Thursday, July 30, 2009

TTM - Paul Molitor


Well I've been working off and on for the past 10 hours but I have my entire want list done. Tomorrow I tackle the doubles list. From there I can finally start contacting you all about the double I have for you all.


I was very excited to receive this one back in the mail. It's always nice when you can add a Hall of Famer to your collection. I give you....Paul Molitor.

Paul was born in Saint Paul, Minnesota on August 22, 1956. He played 21 seasons in the majors with the Milwaukee Brewers, the Toronto Blue Jays and the Minnesota Twins. He was elected to the Hall of Fame in his first year of eligibility, in 2004, with 85.2% of the vote.

Molitor was selected in the 28th round of the 1974 free agent draft by the St. Louis Cardinals, but instead opted to go to college at the University of Minnesota. He was a three year starter for the Golden Gophers, earning All American honors as a shortstop for his sophomore and junior years. After his junior year in college, he was selected third overall in the 1977 free agent draft by the Milwaukee Brewers. He signed with the Brewers and began his professional career in Iowa, playing for the Class A Burlington Bees of the Midwest League.

He played numerous positions with the Brewers including 2nd base, shortstop, third base and what he was most known for, the DH. Molitor played 44% of his career games as a DH. In 1987 he had a 39 game hit streak which still stands as the fifth longest in modern day baseball and is the longest since Pete Rose's 44 game hit streak in 1978.

Molitor signed with the Blue Jays as a free agent in December 1992. He was a key part of the Blue Jays winning their second World Championship as he batted .500 in the series and was named World Series MVP. He is also the only person in World Series history to have 2 doubles, 2 triples and 2 home runs in an individual series.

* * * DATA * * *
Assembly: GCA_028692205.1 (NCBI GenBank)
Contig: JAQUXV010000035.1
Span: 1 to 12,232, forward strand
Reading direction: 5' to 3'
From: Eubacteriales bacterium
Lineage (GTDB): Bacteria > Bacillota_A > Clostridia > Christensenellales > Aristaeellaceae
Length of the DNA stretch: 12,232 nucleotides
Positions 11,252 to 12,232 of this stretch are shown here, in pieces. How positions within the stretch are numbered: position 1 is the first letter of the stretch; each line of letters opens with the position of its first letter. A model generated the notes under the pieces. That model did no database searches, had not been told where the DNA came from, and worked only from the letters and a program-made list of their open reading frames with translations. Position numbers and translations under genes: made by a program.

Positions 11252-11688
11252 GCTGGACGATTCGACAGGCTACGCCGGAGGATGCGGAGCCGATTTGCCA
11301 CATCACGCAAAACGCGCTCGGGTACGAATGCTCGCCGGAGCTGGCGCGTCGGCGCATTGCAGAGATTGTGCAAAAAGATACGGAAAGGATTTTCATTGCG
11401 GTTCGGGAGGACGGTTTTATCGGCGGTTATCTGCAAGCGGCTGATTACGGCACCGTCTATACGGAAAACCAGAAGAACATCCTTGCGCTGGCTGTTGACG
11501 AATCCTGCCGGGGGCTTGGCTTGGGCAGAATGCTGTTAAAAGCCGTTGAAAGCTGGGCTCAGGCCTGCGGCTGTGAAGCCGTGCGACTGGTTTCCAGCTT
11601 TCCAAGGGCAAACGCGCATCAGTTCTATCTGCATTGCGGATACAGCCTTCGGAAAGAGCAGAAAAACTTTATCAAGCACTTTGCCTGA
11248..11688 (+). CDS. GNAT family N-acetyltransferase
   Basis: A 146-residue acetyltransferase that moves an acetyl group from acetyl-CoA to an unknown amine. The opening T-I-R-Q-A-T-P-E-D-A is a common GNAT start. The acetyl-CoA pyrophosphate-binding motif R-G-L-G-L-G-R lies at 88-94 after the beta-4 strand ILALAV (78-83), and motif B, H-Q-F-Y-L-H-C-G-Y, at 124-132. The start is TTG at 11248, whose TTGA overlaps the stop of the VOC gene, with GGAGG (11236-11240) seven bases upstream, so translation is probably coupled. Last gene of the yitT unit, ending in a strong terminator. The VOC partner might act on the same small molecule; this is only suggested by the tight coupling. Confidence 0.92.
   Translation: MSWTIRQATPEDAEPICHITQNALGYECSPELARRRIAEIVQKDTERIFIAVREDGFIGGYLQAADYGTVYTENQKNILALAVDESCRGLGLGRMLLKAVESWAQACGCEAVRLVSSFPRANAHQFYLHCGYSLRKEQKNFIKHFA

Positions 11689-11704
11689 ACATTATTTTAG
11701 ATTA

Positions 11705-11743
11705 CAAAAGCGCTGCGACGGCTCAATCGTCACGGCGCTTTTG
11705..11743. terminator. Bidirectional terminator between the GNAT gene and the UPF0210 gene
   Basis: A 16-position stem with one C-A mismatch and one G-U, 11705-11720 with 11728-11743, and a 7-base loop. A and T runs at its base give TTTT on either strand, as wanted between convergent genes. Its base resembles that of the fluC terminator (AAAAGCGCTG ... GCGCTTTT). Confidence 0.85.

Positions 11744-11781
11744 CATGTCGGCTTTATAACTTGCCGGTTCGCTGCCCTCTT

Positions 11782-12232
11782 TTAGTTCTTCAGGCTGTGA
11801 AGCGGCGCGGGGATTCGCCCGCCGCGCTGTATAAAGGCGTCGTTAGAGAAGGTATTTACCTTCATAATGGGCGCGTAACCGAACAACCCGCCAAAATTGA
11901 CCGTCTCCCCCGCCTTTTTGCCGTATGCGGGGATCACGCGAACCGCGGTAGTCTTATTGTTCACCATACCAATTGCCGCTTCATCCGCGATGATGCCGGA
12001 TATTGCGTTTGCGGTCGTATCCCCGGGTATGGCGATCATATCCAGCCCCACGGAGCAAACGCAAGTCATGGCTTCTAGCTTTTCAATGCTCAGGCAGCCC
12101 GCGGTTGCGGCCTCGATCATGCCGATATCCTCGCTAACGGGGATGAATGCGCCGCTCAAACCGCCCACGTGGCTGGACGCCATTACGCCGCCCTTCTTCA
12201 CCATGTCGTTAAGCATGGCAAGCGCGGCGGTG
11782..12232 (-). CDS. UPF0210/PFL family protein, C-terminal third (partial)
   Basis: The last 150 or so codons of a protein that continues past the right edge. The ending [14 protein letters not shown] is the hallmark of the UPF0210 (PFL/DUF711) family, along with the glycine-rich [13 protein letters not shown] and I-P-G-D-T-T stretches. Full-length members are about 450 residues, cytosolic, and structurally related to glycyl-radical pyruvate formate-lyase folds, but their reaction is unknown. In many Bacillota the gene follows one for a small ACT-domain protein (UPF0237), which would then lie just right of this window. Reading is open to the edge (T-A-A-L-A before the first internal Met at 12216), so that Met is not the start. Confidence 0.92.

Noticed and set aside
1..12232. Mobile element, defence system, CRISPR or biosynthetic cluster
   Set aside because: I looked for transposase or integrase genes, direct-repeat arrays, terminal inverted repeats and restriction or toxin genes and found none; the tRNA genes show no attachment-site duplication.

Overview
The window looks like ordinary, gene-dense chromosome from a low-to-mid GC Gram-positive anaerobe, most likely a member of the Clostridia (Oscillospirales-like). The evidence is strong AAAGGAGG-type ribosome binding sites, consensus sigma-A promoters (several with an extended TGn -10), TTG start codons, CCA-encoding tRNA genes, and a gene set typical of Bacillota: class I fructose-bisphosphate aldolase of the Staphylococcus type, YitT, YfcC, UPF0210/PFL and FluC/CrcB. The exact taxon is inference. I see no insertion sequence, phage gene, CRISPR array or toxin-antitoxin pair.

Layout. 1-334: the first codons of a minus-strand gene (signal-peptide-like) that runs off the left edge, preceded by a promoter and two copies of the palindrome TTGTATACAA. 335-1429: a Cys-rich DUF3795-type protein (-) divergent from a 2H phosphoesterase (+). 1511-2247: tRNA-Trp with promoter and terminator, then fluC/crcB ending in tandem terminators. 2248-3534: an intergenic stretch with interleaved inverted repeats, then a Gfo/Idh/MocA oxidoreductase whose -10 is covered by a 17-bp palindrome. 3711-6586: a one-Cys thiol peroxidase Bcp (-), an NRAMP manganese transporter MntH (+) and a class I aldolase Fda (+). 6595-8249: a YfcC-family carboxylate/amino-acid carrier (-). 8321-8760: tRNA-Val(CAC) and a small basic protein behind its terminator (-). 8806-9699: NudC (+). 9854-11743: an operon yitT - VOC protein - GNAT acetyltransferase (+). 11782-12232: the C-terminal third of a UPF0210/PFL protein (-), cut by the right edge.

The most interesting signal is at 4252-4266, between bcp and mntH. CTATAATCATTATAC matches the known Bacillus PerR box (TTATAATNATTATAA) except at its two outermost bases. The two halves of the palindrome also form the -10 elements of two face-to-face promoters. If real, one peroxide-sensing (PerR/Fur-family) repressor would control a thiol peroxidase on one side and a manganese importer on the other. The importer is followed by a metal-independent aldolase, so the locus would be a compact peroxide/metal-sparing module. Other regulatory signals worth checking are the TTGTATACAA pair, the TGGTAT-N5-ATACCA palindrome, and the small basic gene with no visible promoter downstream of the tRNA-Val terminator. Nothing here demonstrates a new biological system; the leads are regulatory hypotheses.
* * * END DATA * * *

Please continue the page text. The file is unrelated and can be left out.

In 1993, with the Blue Jays, he led the league in plate appearances with 675 and hits with 211. In 1994 he lead the league in games played with 115 and singles with 107. He also stole 20 bases that season without ever being caught. That is just one behind "Misunderstood Met" Kevin McReynolds 1988 major league record of 21.

In 1995 he left the Blue Jays to join his hometown Minnesota Twins. He acquired his 3,000th hit in Minnesota and is the only person to ever hit a triple for that milestone hit. In 1996, Molitor was the first 40-year old to have a 200 hit season. He led the league that year with 225 hits. Molitor also remains the last Major League player to drive in 100 or more runs in a season while hitting fewer than 10 home runs (9 HR, 113 RBIs).

Molitor's lifetime statistics include 2,683 games played, 1,782 runs scored, 3,319 hits, 234 homeruns, 1,307 RBI's, a .306 batting average, and 504 stolen bases. He batted .368 in 5 postseason series, and was an all-star seven times. Molitor recorded these statistics while missing nearly 500 games due to various injuries throughout his career.

Molitor is one of four players in major league history with at least 3,000 hits, a .300 lifetime batting average, and 500 stolen bases. The other three are Ty Cobb, Honus Wagner and Eddie Collins, none of whom played the game beyond 1930. Molitor is the only player ever to accomplish those feats and hit at least 200 home runs.

Words can't express how happy I am to add this card to my collection. It's not that I mind having a collection full of Gary Varsho's and Andy Benes', hell I'm just happy to get an autograph. I think we all are. We're all fans for a reason and getting that piece of cardboard with a sharpie squiggle means a lot to us no matter who it is. But adding a legend of the game like Paul Molitor means that much more. Thank you Mr. Molitor.


  1. Sweet. I see another blogger got a Molitor autographed card through the mail today, too. He must've just sent them out all at once or something.

  2. i am jealous - but you know that since you used my scanner